Sunday 7 October 2007
What Di farce comes down to is pure spite
I am absolutely not going to write about grainy photographs of Princess Diana and Dodi Fayed in a lift, or speculate about what the butler saw.
Apart from a few mad people -- who, like Mohamed Fayed (the 'Al' is bogus), think the driver of the doomed car, Henri Paul, was a suicide chauffeur employed by MI6 on the orders of Prince Philip -- readers of the Sunday Independent know perfectly well that Diana was just having a fling with Dodi.
They know that she wasn't pregnant, that she had no intention of marrying him, that, anyway, the Royal Family were beyond caring if she married Robert Mugabe, that she had recently refused to have royal protection staff. They know that she was guarded by Fayed employees who were overruled by Dodi and his dad when they objected to the plan to have Paul drive them, that Diana didn't wear a seatbelt and so died when Paul drove too fast into a tunnel and crashed.
For now, I'd like to concentrate on little Fayed, the nasty, cunning, foul-mouthed, paranoid and character-assassinating boss of Harrods.
"So, you see what happens when the ruling class of Britain, the so-called 'Establishment', gangs up against you," says Fayed on his website. "They get all the puppy dogs in the press to snarl and bark. But they are too afraid to bite."
Indeed they are. The British Establishment should feel ashamed of itself for failing many years ago to bite Fayed viciously and run him out of the country.
Seventeen years ago, in its 700-page investigation into Fayed's 1985 acquisition of Harrods, Britain's greatest store, the Department of Trade & Industry concluded that he and his brother had "dishonestly misrepresented their origins, their wealth, their business interests and their resources"; and that "the lies of Mohamed Fayed and his success in 'gagging' the Press" created ". . . a new fact: that lies were the truth and that the truth was a lie."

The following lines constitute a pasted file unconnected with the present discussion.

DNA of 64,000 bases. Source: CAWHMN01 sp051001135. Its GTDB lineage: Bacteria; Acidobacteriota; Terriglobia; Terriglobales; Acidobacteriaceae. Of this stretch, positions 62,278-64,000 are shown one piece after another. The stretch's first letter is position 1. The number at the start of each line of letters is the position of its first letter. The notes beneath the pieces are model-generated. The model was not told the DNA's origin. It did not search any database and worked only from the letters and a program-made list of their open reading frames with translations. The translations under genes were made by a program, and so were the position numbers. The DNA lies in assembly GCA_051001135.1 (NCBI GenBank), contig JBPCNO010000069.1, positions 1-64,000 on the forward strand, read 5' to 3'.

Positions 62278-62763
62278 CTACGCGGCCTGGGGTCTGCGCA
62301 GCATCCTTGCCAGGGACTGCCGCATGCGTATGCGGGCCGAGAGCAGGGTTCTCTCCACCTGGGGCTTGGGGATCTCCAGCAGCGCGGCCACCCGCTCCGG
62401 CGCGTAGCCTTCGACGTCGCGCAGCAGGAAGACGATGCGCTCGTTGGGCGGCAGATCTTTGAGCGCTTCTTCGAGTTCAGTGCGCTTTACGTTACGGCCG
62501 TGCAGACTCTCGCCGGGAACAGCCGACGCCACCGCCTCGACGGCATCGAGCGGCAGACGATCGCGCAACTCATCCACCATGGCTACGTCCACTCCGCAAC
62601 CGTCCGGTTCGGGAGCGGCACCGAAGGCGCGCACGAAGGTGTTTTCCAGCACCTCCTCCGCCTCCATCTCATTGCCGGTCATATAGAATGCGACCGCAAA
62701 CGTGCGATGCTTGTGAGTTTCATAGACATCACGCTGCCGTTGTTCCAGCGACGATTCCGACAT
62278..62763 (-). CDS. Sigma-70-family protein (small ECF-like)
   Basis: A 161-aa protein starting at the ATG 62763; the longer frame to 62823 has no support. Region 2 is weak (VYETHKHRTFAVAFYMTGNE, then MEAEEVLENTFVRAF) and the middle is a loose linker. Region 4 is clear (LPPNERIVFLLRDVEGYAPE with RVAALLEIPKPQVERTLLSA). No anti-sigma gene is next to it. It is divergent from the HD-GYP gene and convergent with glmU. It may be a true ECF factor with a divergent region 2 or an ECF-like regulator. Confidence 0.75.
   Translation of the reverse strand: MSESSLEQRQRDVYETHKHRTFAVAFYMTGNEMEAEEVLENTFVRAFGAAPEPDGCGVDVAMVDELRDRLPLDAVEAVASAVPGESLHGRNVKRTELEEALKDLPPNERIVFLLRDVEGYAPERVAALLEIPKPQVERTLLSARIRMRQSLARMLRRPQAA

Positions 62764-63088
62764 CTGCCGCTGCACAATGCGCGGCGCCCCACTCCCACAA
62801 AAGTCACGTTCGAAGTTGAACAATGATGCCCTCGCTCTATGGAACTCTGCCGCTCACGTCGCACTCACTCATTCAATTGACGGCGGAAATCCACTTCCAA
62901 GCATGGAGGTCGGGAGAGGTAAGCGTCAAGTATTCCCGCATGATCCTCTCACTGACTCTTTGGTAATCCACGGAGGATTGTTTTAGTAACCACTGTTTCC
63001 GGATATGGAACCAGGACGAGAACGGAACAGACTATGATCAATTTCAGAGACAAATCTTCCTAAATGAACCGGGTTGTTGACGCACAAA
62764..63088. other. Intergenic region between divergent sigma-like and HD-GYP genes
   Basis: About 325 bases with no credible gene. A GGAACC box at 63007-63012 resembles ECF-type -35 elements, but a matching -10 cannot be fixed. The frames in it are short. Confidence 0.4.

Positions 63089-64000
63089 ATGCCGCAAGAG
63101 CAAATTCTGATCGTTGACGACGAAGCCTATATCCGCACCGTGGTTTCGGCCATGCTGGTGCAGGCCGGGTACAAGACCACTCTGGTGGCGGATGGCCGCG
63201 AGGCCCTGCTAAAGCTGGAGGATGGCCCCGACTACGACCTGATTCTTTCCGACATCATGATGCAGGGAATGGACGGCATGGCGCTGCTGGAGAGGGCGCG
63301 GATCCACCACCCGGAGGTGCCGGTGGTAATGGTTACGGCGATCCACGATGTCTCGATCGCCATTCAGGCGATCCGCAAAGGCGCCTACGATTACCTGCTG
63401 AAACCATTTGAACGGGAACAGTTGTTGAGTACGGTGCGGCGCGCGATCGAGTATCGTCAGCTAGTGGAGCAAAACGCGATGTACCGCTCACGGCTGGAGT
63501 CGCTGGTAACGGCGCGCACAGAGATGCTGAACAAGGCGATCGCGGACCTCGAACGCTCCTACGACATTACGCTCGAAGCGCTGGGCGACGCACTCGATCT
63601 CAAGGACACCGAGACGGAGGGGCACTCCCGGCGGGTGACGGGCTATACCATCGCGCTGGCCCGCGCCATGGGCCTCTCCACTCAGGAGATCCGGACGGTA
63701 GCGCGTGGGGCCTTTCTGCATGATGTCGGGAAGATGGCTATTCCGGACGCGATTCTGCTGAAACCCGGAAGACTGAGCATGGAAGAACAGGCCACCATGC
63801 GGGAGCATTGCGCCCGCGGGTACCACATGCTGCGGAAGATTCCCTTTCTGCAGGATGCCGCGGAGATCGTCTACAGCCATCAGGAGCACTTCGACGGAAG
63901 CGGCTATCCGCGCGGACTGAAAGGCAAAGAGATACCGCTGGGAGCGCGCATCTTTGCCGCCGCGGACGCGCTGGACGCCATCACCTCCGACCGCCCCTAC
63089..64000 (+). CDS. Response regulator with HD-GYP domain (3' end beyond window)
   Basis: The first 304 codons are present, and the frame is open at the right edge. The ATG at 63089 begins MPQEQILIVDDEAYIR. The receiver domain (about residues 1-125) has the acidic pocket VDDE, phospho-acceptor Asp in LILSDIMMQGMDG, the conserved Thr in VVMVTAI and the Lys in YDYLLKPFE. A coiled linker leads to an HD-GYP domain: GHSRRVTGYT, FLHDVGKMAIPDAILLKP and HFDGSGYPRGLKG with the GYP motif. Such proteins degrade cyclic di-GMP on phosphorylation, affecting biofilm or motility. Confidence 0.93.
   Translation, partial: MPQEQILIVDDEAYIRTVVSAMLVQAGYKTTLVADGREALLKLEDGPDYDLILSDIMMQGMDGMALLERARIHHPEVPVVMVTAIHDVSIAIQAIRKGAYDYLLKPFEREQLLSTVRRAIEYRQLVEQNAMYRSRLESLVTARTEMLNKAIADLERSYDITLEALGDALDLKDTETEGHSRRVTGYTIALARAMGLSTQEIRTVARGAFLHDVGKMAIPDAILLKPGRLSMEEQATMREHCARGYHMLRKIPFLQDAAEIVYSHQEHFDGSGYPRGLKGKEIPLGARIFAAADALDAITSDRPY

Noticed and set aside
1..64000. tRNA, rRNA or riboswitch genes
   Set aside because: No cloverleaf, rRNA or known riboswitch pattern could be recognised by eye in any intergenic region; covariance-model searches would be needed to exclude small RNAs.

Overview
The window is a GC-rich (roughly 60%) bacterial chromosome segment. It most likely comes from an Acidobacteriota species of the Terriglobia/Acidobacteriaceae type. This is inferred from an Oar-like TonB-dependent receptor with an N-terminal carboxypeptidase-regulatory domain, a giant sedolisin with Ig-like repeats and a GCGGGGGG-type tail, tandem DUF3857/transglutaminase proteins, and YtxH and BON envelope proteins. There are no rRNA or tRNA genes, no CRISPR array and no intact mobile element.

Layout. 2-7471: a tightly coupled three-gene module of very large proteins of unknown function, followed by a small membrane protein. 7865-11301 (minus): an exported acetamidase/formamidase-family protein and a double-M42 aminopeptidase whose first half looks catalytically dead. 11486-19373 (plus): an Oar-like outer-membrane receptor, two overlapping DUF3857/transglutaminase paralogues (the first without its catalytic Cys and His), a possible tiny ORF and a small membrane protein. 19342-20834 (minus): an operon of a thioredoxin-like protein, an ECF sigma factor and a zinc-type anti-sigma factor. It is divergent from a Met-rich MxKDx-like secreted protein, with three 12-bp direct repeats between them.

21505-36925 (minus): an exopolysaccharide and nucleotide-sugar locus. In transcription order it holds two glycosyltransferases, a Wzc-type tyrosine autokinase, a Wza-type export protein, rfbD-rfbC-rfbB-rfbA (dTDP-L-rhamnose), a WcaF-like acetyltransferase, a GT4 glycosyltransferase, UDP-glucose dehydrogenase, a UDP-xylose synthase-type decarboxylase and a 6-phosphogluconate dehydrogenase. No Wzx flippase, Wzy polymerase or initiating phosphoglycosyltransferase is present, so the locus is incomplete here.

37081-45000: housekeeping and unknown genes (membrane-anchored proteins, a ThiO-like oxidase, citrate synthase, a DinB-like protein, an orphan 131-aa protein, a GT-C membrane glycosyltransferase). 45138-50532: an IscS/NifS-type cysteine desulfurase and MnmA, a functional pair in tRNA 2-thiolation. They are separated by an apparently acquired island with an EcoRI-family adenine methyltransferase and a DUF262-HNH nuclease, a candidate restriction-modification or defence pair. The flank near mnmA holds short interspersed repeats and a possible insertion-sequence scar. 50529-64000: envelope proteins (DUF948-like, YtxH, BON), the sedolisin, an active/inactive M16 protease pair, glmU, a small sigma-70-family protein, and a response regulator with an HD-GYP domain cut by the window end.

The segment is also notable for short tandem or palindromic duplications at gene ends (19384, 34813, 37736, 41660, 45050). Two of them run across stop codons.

Exhausted from years of Fayed's litigation, the government let the report lie and took no action other than to keep refusing him citizenship. Desperate both to join and destroy the Establishment, and spotting Princess Diana's vulnerability, he gave his playboy son unlimited funds to pursue and marry her.
Fayed has frustrated due process for 10 years. In the hope of drawing a line under events and killing off the conspiracy theories, Lord Stevens, an ex-Commissioner of the Metropolitan Police, was allowed spend close to £4 million of taxpayers' money and three years of his time to produce an 832-page report which concluded that the French authorities had been correct when they declared the deaths were a "tragic accident".
Fayed immediately cried foul: he ensured that rather than having a small-scale, low- key, private inquest, we have ended up with an expensive public spectacle which may last six months: the present estimate is that it will cost more than £10m.
The £170m spent on the Bloody Sunday inquiry (in which Michael Mansfield, Fayed's lawyer at the Diana inquest, also appeared) will be wasted, since there are many who will call it a whitewash unless it concludes that Prime Minister Ted Heath and the entire cabinet instructed the paratroopers to murder defenceless Catholics just for the hell of it.
It is just the same with Fayed and his merry band.
I am indebted to a blogger on the Guardian website for summing up better than I can what it would take to assuage Fayed and his supportive conspiracy-theorists.
(You need to know that a common nickname for the Duke of Edinburgh among left-wing anti-monarch- ists who normally dep- lore racial slurs is 'Phil the Greek'.)
"I have in my possession," reads the blog, "a tape that might shed some light on this matter. The following is a transcript:
QE II: A'rite, lissen up, youze guys. Dis Di broad is makin' a cluck outta Chuck.
Phil The Greek: He wuz doin' pretty good on his own.
QE II: Zip it, Socrates. We godda take care addiss.
Sir John FitzNicely Thanx: Might I suggest that we terminate with extreme prejudice, Your Majesty?
QE II: You mean a hit? Geez, I dunno . . .
Phil The Greek: Eyyyy . . . whaddaya gonna do? Da broad's axin fer it scrooin' rown wid dis Al guy. I mean, da gyze an Ayrab, fercrisesake.
QE II: OK. We hit Di, we hit Al, an' den we clam up.
Omnes: Atta girl . . . a waydago . . . dat's tellin' 'em, kiddo . . . you got dat rite, Liz . . .
This matter is now closed."
Thank you, misharialadwani, whoever you are. Have you thought of applying to be Fayed's speechwriter?
Ruth Dudley Edwards